Kishida could become 1st Japanese PM to attend NATO summit
Japan's PM Fumio Kishida is invited to join the NATO summit later in June, but his decision depends on domestic politics.
Japanese Prime Minister Fumio Kishida may well become Japan’s first leader to attend a North Atlantic Treaty Organization (NATO) summit, Japanese media reported Saturday. The G7 leader’s summit in Spain will become Kishida’s first stop, according to NHK broadcaster
A report for the Kyodo news agency, based on a Japanese government source, the PM’s attendance at the NATO summit on June 29-30 depends on the state of domestic politics prior to the House of Councillors elections that will be taking place on the 10th of July.
Earlier, during a meeting in Tokyo, Kishida told US President Joe Biden that Japan sought to conduct next year’s G7 summit in the city of Hiroshima. Biden endorsed the suggestion for the 2023 summit.
Prior to the discussion of attending NATO, Japan had received an invitation, though unofficial, to join AUKUS - a tripartite military cooperation and alliance between Australia, the United States, and the United Kingdom.
While one Western alliance, NATO, deals with Russia in Europe, Anglo-Saxon powers need an alliance in the face of China - and plan to expand it, by inviting Japan to become the latest asset to the venture.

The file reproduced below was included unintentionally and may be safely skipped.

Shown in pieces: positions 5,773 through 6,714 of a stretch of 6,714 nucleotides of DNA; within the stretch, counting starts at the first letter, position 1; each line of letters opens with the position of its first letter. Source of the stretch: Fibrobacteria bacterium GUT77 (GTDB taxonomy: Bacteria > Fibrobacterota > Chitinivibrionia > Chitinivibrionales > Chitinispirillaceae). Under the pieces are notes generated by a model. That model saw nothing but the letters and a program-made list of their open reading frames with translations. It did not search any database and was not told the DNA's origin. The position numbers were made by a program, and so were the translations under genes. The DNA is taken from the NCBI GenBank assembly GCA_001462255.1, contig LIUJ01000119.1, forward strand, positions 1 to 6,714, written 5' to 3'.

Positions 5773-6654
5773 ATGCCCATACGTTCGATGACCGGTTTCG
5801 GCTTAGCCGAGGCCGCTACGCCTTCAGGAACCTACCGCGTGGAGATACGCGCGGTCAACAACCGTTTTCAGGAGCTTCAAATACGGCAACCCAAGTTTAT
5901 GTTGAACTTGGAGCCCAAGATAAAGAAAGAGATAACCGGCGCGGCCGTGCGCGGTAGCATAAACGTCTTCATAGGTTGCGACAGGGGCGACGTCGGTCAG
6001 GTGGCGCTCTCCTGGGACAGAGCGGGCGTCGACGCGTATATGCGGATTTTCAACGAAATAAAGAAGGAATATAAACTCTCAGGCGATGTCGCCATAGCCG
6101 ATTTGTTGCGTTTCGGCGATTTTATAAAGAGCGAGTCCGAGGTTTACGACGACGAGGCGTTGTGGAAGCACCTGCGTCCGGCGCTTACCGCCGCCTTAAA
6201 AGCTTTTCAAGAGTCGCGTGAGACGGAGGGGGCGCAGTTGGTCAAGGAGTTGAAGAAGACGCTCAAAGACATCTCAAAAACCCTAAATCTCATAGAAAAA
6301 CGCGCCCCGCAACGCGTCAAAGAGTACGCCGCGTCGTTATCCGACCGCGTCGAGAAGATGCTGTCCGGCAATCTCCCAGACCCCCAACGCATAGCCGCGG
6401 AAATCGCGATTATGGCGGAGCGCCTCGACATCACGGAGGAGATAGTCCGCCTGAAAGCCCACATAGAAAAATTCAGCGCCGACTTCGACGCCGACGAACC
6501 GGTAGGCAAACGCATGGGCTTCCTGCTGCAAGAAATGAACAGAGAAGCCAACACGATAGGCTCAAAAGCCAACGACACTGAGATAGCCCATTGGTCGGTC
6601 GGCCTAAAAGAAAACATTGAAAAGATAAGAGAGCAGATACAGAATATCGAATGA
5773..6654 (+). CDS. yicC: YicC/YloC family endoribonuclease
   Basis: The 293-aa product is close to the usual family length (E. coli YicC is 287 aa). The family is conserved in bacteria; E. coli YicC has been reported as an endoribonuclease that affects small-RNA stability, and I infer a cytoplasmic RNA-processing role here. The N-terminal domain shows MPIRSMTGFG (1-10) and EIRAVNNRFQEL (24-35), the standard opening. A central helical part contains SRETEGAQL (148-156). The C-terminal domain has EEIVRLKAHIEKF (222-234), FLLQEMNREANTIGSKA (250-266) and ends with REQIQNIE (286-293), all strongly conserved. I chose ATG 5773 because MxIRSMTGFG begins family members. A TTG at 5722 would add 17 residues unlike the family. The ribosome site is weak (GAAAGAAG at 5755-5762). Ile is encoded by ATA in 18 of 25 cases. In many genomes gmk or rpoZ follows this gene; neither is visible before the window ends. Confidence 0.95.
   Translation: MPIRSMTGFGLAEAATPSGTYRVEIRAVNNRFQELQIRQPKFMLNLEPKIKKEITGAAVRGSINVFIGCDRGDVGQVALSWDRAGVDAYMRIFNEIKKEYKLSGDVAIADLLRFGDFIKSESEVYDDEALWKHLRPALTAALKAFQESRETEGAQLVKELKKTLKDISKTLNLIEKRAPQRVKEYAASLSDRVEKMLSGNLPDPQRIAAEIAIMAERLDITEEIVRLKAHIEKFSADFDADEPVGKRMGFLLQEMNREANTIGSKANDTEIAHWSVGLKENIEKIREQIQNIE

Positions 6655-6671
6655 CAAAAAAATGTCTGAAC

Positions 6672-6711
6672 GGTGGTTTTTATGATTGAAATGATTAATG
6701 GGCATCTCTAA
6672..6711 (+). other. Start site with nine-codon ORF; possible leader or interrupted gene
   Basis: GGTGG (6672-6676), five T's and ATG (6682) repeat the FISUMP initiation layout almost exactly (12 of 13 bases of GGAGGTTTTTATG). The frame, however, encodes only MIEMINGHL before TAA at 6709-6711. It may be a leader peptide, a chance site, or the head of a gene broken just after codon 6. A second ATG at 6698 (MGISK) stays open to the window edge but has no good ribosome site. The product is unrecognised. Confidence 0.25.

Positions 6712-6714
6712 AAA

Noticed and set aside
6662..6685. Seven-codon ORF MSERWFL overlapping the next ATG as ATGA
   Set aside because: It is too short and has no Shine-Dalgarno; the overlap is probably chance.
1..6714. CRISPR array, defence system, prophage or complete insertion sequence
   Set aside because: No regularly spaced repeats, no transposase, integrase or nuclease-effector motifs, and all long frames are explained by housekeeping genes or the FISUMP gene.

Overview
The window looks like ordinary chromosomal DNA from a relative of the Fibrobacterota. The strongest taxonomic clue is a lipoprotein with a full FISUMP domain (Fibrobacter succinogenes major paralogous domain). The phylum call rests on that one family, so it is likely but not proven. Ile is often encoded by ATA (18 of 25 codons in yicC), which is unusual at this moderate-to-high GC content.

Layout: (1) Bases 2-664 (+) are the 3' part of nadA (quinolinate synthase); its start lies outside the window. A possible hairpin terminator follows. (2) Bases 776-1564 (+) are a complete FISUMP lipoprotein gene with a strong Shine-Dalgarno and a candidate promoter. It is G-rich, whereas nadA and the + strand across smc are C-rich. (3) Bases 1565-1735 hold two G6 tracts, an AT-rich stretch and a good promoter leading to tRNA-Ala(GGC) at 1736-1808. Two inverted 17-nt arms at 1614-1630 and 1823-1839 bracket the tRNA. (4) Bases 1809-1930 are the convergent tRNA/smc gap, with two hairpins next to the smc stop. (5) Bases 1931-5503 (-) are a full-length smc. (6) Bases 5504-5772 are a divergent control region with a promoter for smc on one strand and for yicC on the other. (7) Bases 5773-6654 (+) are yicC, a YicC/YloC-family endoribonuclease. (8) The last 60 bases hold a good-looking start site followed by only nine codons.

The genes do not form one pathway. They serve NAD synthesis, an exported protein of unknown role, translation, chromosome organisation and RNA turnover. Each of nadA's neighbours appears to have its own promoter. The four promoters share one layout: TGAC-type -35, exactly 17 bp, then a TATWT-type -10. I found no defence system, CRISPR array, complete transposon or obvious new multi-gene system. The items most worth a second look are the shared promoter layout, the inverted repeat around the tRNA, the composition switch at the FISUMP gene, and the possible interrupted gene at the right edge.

Washington announced on September 16 the establishment of the AUKUS security-strategic alliance in the Indo-Pacific region, which groups the US, UK, and Australia. As part of the alliance, the United States and the United Kingdom will help Australia enhance its nuclear capabilities through sharing advanced technologies, which will aid Australia in acquiring nuclear-powered submarines.
In response to the alliance, the Secretary of the Security Council of Russia, Nikolai Patrushev, described the establishment of the AUKUS military alliance as a US adventure that undermines stability in Asia.
On the other hand, China's Ambassador to the United Nations, Zhang Jun, considered that countries should avoid creating another Ukraine-like crisis, pointing out that "anyone who does not want to see the Ukrainian crisis should refrain from doing things that may lead the other parts of the world into a crisis like this."